As we enter the rememberance of 9/11, it reminds me of what things in life are important. The memories of that day alone are still strong in mind, as I remember my phone ringing at 5:44 AM PDT that morning from our East Coat Regional Director, based in NYC, and then the day began. Having sent someone in my place to attend a conference in DC, I was still in CA, and since HR was one of the groups that reported through me, the fact that I was receiving this call was no surprise. At the end, the loss was 3 employees, yet the trauma of the survivors was equally as strong. No one can ever know exactly how much each person felt, experienced or still is going through, yet there is no doubt it was and continues to be a lot.
Recently I experienced the loss of a childhood friend, and although life is a cyclical event, it is never easy, and particularly someone that is young, vivacious and already an angel on earth.
I think that events such as loss, puts into perspective the “realness” of life and we often sit and ponder where we are, what our life means, and in particular begin to put things into perspective. Although, the passing of a loved one is never easy for the surviving family and friends, it too has an evolution. You never forget, yet you learn to deal with what is important. Important will have many meanings depending upon whom is dealing with it, and will take on various degrees of time, controls, etc. we attempt to ease the pain and loss that we experience and work together to move forward, yet again, the processing will occur differently, yet usually similarly.
So as I learned of the loss, and had the privilege of being able to be close to attend the service, it made me think about many things, and of course inspired me to relate this back to what we deal with in business – the ebb and flow of cycles of learning, loss, growth and moving forward and/or on.
Why then can we not use the same or similar process to deal with our businesses and particular our employees?
We always seem to stop and start initiatives. We get people excited about what we want to do, implement surveys, assessments, programs and the likes, yet then what do we do with it all afterwards? This is the $1M question.
What do you do and/or your organization?
Why do you do it?
What do you stop?
Can you measure results?
Do you know what results you are measuring and why?
We ask people to allow the loss of someone to take the time and process, and that “time heals all…”, then why can we not follow through in business in the same fashion, and truly follow through? Stops and starts without any real communication does not make for appropriate change.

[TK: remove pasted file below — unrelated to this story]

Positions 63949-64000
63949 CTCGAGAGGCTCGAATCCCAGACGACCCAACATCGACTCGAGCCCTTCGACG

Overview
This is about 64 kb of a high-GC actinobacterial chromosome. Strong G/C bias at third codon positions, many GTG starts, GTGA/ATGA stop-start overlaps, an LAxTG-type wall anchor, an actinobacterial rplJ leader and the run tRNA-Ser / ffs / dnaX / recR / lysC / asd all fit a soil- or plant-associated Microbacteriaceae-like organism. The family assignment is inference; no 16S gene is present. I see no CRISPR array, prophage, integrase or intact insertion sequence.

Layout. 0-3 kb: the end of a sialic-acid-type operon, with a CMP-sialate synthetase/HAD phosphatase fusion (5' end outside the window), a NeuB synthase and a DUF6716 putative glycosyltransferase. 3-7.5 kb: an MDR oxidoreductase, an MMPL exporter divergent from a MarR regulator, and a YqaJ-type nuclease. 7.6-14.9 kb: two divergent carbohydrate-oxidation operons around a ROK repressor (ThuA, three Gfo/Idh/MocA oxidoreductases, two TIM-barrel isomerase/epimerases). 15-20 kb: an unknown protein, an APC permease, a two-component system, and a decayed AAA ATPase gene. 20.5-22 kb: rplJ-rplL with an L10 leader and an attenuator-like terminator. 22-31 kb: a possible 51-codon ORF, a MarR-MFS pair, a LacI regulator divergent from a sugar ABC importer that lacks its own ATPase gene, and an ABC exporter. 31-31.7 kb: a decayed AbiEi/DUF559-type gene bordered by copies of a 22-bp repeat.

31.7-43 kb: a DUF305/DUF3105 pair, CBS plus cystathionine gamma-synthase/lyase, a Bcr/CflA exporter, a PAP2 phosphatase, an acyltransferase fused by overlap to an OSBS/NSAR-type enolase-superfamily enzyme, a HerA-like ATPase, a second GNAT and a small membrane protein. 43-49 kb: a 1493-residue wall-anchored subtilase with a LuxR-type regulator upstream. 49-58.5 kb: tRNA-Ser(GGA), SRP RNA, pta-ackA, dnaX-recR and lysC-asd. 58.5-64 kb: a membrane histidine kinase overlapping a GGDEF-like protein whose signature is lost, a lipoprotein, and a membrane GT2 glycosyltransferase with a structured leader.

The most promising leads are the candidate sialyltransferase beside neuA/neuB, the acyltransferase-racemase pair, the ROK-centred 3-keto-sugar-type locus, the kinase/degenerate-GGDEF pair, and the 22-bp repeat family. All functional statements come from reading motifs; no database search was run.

Years ago Elizabeth Kubler-Ross authored a book and process on death and dying, and over the years this has been transcended into many aspects of our everyday lives, inclusive of business. The bell curve that she identified works well personally and professionally DABDA:
There are several change models that have adopted the same and/or similar approaches. When think of change, ADKAR (Awareness, Desire, Knowledge, Ability, Results) you can see that again much of we have learned has come from the personal situations that we have dealt with. There is not a person around that can easily say that their personal and professional existence do not coincide, and if they do, I want to know how that is even possible.
Our mere existence as individuals and teams within business dictate that we will thrive, prosper, work, etc. together, as well console, counsel and assist one another.
Businesses spend so much time talking to and about business to their employees, yet they do not speak with them. This is a huge concern and opportunity. When things don’t happen, loss occurs and initiatives do not transpire as they should, then who gets blamed, where do the fingers get pointed at, when do things get to the simple point of looking at whether it was something about what was being measured and managed and if it was consistent.
So often the change, the loss, the doing or not doing is about the lack of coordinated effort and the toll and cost on the business is huge.
Simply ask yourself whether you can clearly identify what you do (Vision) and how to support it (Strategies), and does your organization know them clearly and use them to measure and manage to? Again, simply, are you aligned and executing together and how do you know?
Loss, regardless of personal or professional it is loss. Making it all about knowledge, change and understanding, goes a long way to make the process (not the program) work.
When companies take the time to do strategic planning and communication, then they need to take the time to coordinate and get them in sync and to the whole company. Also, the coordination of communication, change and “win or lose” it is about learning, growing and together making it happen. No change happens in isolation. Loss is sometimes what we learn from, if we can take it as a learning experience. Although you can never prepare for loss completely, you can plan and hopefully be more prepared to deal with the ups and downs that we all deal with in business. Never under estimate that change is both professional and personal and the affects and effects are on a continuum.
When you plan how do you execute? Do you know what keeps you up and night and plan for such?
As always, as business leaders, we want to hear from you and how you have handled, will handle are are going to handle dealing with both sides of the continuum.